Thursday, November 29, 2012
Last term the Supreme Court decided Douglas v. Independent Living Center, a decision that almost shut down Supremacy Clause implied rights of action but instead deferred to CMS's authority to approve states' reimbursement cuts in Medicaid. Litigants now appear to be testing the boundaries of both the majority and the dissent in Douglas. A few weeks back, I mentioned a Seventh Circuit decision that endorsed the Douglas dissent's desire to severely limit implied rights of action (which would have substantially closed the courthouse doors to Medicaid providers and enrollees).
Now, a different aspect of the case has been tested. In Emma C. v. Eastin, California argued that the Douglas majority's remand deprives federal courts of jurisdiction where a federal agency approves of the state's approach to using federal funding. The district court flatly rejected this proposition, holding that the federal agency's imprimatur was not only absent, but even if it were not, agency approval does not deprive federal courts of their ability to review compaints regarding improper state acts in conditional spending programs. Though Emma C. is an IDEA case, one can imagine that California was ready to tackle the same proposition in additional Medicaid cases. No link is available, but the case can be found at 2012 WL 5904750 (N.D. Cal., Nov. 26, 2012). (Thanks to Sam Bagenstos at DisabilityLawBlog for the pointer.)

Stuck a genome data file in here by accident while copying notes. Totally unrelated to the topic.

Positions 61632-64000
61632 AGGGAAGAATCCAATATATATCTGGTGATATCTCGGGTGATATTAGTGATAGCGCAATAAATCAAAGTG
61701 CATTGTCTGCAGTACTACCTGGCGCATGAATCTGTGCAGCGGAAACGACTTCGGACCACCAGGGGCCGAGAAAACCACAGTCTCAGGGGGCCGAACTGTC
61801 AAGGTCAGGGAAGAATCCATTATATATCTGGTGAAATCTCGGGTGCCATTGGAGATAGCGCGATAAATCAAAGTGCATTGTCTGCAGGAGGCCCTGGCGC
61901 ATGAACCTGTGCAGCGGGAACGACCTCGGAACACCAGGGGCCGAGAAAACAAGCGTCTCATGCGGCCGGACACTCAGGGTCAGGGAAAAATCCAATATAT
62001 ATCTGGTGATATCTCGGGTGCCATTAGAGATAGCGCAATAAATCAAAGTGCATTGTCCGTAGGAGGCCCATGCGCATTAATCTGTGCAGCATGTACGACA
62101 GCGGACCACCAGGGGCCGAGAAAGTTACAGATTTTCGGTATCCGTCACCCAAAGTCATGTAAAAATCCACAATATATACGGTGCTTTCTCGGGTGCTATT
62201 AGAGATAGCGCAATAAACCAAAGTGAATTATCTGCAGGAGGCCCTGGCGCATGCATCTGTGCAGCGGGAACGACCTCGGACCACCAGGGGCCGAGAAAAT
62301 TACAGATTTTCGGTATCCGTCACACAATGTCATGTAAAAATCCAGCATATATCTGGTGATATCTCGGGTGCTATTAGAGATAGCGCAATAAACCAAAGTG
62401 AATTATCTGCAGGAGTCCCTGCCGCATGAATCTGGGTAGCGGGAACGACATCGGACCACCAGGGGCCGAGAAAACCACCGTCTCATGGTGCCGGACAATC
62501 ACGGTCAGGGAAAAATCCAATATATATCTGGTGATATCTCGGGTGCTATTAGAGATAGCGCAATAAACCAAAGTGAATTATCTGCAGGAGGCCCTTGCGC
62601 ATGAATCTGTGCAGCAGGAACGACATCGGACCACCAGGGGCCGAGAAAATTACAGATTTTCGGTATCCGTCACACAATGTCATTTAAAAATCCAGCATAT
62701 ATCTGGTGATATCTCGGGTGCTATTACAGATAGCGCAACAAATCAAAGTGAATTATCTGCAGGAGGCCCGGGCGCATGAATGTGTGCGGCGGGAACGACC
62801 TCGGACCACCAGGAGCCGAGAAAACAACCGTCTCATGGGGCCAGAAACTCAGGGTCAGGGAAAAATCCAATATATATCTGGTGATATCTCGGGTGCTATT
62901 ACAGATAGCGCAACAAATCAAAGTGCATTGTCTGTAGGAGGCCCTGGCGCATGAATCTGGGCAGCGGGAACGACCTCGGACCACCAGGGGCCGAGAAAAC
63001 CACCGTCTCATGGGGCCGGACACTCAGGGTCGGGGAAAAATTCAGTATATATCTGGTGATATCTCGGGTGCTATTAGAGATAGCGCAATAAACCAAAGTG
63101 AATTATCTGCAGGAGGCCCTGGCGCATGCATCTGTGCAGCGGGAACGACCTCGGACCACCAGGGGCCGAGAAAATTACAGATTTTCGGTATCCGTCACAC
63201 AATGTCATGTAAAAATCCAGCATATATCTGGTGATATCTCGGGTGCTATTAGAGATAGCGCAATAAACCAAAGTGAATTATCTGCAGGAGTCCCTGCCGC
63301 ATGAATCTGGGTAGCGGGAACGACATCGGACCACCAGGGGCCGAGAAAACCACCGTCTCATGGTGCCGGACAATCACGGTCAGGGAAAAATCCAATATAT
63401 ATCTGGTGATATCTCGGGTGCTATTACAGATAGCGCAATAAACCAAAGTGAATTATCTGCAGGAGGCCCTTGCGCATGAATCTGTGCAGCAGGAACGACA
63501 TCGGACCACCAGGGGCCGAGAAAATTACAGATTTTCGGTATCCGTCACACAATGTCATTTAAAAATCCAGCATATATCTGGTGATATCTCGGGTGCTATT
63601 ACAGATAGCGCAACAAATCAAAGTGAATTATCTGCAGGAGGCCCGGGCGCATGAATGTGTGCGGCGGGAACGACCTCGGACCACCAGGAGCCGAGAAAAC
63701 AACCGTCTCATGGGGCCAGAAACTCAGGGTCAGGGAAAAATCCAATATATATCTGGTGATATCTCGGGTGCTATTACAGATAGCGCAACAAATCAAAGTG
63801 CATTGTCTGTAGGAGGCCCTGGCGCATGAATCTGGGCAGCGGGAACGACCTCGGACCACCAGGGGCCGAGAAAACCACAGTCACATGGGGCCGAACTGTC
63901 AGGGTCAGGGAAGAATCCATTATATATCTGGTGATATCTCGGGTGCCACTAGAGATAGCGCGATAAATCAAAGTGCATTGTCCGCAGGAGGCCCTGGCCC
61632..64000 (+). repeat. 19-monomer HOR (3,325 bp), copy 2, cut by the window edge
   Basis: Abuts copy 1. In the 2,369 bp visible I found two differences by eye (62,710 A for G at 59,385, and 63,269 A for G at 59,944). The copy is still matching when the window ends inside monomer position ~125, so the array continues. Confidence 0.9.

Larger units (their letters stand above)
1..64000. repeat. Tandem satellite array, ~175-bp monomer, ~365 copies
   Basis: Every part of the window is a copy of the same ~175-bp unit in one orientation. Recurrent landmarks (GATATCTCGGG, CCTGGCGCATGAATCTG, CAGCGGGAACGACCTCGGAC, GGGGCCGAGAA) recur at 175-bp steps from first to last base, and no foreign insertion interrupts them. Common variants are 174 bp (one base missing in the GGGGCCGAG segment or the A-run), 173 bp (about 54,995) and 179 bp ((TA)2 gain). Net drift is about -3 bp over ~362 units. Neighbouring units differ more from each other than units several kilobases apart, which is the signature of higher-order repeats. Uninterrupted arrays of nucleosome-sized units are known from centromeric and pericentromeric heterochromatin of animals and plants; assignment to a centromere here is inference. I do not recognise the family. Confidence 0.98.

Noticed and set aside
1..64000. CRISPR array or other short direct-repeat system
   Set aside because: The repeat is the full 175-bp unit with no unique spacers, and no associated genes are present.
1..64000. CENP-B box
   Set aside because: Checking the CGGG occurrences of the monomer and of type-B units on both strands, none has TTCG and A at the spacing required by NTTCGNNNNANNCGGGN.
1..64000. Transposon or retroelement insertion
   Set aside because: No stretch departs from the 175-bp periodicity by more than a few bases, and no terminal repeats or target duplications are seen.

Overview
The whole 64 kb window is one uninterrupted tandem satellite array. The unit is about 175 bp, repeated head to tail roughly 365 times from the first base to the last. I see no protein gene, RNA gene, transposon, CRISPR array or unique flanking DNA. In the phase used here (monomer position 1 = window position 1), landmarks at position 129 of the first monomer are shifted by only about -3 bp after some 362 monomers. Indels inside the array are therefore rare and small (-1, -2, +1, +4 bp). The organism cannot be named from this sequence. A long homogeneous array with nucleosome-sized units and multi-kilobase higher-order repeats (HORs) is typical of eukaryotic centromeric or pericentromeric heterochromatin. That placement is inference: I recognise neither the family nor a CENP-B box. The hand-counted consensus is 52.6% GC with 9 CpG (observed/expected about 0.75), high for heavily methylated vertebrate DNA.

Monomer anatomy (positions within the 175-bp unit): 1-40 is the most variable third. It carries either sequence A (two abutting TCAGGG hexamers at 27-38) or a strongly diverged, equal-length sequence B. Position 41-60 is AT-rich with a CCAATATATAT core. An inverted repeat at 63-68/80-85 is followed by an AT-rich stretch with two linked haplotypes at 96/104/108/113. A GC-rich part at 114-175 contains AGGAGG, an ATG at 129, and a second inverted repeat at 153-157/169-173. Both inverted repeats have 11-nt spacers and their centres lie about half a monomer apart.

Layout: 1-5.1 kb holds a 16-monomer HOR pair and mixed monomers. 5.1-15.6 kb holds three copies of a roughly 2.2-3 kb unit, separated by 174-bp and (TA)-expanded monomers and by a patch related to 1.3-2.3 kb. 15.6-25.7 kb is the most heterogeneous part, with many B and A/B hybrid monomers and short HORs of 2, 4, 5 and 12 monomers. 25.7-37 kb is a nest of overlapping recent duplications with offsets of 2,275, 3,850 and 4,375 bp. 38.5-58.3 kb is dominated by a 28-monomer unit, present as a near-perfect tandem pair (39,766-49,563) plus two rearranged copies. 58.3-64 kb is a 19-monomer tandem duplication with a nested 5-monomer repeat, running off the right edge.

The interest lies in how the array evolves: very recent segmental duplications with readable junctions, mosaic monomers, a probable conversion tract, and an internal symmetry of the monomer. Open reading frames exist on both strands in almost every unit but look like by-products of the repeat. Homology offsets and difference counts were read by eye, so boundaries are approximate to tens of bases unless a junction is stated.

Douglas seems bound to return to the Court either through Medicaid or another conditional spending vehicle soon. Too many states are interested in testing the dissent's desire to limit implied causes of action for this decision to be a sleeper.